# Sqaure wave

Discussion in 'General Electronics Chat' started by Annu007, Jun 12, 2006.

1. ### Annu007 Thread Starter Member

Jun 12, 2006
11
0
I need to calculate an average value of a square wave (Frequency- 48MHz).

Amplitude- 5V.
50% duty cycle.

2. ### Papabravo Expert

Feb 24, 2006
10,340
1,850
The frequency is not relevant. The average of a square wave with a 50% duty cycle that swings between 0V and +5V is V/2 or 2.5 volts. There is a more complicated derivation involving the integration of a pair of unit step functions which gives the same result. Another derivation is to integrate V(t) with respect to t divided by T, the length of a single period.

There is also the statistical approach which is to take the Expected Value of the Voltage. It is 1/2*5V + 1/2*0V = 2.5 Volts. This is the same case as a Bernoulli trial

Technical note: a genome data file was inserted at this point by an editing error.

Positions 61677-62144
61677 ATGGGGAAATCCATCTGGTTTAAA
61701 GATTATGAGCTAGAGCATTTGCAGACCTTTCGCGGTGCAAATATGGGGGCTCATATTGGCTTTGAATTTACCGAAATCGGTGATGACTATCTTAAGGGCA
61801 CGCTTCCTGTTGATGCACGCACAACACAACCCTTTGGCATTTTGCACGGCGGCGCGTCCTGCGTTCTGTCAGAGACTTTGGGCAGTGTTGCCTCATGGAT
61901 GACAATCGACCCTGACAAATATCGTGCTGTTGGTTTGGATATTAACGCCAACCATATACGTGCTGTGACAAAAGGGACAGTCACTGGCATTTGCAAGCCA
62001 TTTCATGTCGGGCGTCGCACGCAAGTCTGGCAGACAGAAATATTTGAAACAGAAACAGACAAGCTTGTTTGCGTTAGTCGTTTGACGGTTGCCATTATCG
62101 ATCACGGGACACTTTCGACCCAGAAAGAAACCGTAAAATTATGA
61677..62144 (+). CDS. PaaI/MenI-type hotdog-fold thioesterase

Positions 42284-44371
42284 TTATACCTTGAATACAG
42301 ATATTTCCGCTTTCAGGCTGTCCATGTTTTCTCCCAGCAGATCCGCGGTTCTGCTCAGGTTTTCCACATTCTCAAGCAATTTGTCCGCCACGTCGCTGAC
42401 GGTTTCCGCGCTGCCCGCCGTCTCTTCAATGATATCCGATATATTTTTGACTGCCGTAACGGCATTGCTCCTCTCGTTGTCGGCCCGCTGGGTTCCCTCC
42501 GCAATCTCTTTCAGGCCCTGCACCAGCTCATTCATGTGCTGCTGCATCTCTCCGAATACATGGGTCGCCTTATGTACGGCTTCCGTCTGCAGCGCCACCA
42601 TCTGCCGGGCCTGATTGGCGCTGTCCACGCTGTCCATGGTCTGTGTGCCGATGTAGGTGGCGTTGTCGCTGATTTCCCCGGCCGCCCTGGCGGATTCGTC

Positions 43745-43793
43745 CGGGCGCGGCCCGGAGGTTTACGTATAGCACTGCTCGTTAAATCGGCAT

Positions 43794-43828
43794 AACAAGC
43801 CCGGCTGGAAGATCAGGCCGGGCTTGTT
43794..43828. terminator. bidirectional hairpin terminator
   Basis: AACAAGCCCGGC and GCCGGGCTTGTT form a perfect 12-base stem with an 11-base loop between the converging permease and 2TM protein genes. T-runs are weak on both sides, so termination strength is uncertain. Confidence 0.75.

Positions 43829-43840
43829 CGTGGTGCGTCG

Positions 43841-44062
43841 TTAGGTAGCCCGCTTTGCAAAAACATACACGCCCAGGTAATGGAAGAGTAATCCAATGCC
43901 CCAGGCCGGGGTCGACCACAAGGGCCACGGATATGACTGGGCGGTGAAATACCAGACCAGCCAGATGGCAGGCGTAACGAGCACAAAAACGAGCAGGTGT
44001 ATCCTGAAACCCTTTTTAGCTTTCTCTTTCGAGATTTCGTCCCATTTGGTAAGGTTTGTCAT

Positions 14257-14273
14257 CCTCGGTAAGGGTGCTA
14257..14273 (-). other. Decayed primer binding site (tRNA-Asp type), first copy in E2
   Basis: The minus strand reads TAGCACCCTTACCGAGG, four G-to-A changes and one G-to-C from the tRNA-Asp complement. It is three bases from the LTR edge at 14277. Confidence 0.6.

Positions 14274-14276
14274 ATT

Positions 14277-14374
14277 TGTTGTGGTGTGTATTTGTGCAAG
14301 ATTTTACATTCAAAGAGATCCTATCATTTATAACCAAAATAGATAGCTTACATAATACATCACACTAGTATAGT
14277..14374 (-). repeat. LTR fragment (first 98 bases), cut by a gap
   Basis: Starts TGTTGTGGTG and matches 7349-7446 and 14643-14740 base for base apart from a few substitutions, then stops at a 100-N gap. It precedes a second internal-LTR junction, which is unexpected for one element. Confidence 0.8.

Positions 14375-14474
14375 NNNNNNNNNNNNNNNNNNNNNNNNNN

3. ### windoze killa AAC Fanatic!

Feb 23, 2006
605
24
Of course this is true for a square wave that goes from 0V to +5V. If it was symetrical around 0V ie. -2.5V to +2.5V then the average would be zero.

Simple answer for a 50% duty cycle is 1/2 the peak to peak value. This also holds true for any symetrical wave form with a 50% duty cycle.

4. ### Annu007 Thread Starter Member

Jun 12, 2006
11
0
Hello,
Is there a circuit I can use (like a filter) with which I can measure the DC value of this wave?

Regards

5. ### windoze killa AAC Fanatic!

Feb 23, 2006
605
24
Yes. A DC multimeter will do that. It will measure the DC average of the signal.

6. ### Papabravo Expert

Feb 24, 2006
10,340
1,850
Assuming that it can follow the 48 MHz. signal. It would not surprise me that a typical multimeter would read something smaller than V/2.

7. ### windoze killa AAC Fanatic!

Feb 23, 2006
605
24
ooooppppsss missed that little detail.